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No person can escape the lure of St. Patrick’s Day

May those who love us, love us⁄And those that don’t love us,⁄May God turn their hearts;⁄And if He doesn’t turn their hearts,⁄May He turn their ankles,⁄so we’ll know them by their limping. — Irish invocation

The calendar tells us it soon will be March 17 and time to think green. No, it ain’t “global−warming” green. If you do not know which green, I will give you a hint. Conjure up pictures of the unicorn, clover−leafed shamrock, claddagh rings and “Erin Go Bragh.”

No, silly, it is not the day for preparing your income tax return. It is time to celebrate St. Patrick’s Day.

St. Patrick’s Day honors the priest who chased the snakes out of Ireland. Now if we could only get him to do the same with our politicians in Washington and New York.

Gloria knows that on this day, my appetite craves a change of cuisine, from Italian, Turkish, Mexican and Chinese to heaps of Irish food. This, despite the Old Irish Recipe for Longevity: Leave the table hungry, leave the bed sleepy and leave the tavern thirsty.

The Irish claim they are the greatest fighters, the greatest drinkers and the greatest lovers. Well, two out of three ain’t bad.

For breakfast, Gloria prepares Irish soda bread for dips into a piping hot bowl of Irish oatmeal. This delicious concoction will then be washed down with several cups of strong Irish coffee. (For safety reasons, I always keep two bottles of Imodium aside the milk pitcher.)

For lunch, she knows I desire light fare, so she fries a pan of scrambled eggs — dyed green, of course — garnished with parsley and a wee bit of asparagus. This year, Gloria promises to help counter global warming by adding an extra serving of spinach green.

For dinner, my obliging wife prepares the most comestible meal this side of Paddy’s Pub: (kosher) corned beef, cabbage, kale, turnips and potatoes, with mugs of stout to wash down the roughage.

Before preparing the food, Gloria will neatly stack a green shirt, green trousers and green socks from my “Irish wardrobe,” waiting for me to climb into when I awaken. If I want to be formal, she will dig out my large green bow tie. And after dressing into those green duds and devouring those verdant goodies, I am stricken with a strange desire to pet an Irish wolfhound or setter. But if none of these exquisite breeds are available, TV’s Megan Kelly will do.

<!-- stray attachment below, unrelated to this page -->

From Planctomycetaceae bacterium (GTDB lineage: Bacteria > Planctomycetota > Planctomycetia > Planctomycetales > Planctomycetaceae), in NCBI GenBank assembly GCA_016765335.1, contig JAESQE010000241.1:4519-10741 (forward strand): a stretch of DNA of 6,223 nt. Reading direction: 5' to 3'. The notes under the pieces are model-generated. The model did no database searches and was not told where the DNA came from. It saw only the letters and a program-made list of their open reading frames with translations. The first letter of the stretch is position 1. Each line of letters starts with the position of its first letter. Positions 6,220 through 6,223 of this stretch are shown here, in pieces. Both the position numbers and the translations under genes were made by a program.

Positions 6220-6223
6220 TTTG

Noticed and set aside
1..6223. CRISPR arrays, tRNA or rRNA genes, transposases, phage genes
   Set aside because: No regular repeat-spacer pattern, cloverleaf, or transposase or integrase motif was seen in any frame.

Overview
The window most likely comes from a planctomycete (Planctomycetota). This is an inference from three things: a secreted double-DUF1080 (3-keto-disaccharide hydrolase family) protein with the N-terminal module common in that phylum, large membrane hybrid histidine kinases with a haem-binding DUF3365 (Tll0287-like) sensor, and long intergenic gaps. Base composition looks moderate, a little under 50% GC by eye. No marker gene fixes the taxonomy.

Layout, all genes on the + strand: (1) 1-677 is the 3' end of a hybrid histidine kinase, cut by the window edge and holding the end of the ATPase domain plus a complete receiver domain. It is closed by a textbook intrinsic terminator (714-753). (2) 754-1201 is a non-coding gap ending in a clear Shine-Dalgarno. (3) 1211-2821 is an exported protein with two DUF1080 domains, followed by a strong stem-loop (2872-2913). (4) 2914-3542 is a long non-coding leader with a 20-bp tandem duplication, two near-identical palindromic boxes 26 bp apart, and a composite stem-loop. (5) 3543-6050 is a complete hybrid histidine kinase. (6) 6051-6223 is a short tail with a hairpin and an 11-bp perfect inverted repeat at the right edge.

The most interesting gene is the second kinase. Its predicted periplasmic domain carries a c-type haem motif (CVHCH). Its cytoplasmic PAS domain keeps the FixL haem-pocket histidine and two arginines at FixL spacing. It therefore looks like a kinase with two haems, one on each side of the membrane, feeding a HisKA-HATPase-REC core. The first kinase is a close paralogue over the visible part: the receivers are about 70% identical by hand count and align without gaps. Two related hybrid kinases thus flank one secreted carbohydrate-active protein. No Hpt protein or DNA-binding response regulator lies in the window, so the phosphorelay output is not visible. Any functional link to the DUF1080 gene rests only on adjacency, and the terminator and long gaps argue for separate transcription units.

The Irish always fight among themselves to be sure of having worthy adversaries.

And that’s not all. I will rent a Barry Fitzgerald movie and watch it until Gloria calls me for the next meal. May the wind not be at my back if I fail to perform these St. Patrick’s Day rituals. And would you believe I am not even Irish?

Ireland is a country to which the probable never happens and the impossible always does.

Do not consider my unusual behavior strange, since many other non−Irish people have similar compulsions on St. Patrick’s Day. They wear green, eat typical Irish food, exhibit “Kiss Me I’m Irish” buttons and celebrate the day in the old−fashioned, Irish way.

The wearing of green, a symbol of the Irish since the reign of Queen Victoria of England, is a reminder of the green that paints the countryside of Ireland. In fact, this island nation is so green, it is called the “Emerald Isle.” Green is also the color of the shamrock, the national flower of Ireland. To keep up with the tradition, there are plans afoot to change the color of their unicorn from white to green.

Much can be told about the Irish, but “Anonymous” said it best: “He’s wild and he’s gentle.⁄He’s proud and he’s humble.⁄He’s happy and he’s sad.⁄He’s in love with the ocean, the earth and the skies.⁄He’s enamored with beauty wherever it lies.⁄He’s victor and victim, a star and a clod,⁄But mostly he’s Irish in love with his God.”

A wish that all the Irish lads and lassies throughout Berger’s Burg never forget what is worth remembering or remember what is best forgotten. Have a joyous St. Patrick’s Day. “Slainte!” — an Irish toast meaning “good health.”

On this St. Patrick’s Day, Gloria and I send condolences to Douglaston’s Roz Lynch and family, on the passing of our friend, Dick. God bless.

Contact Alex Berger at news@timesledger.com.

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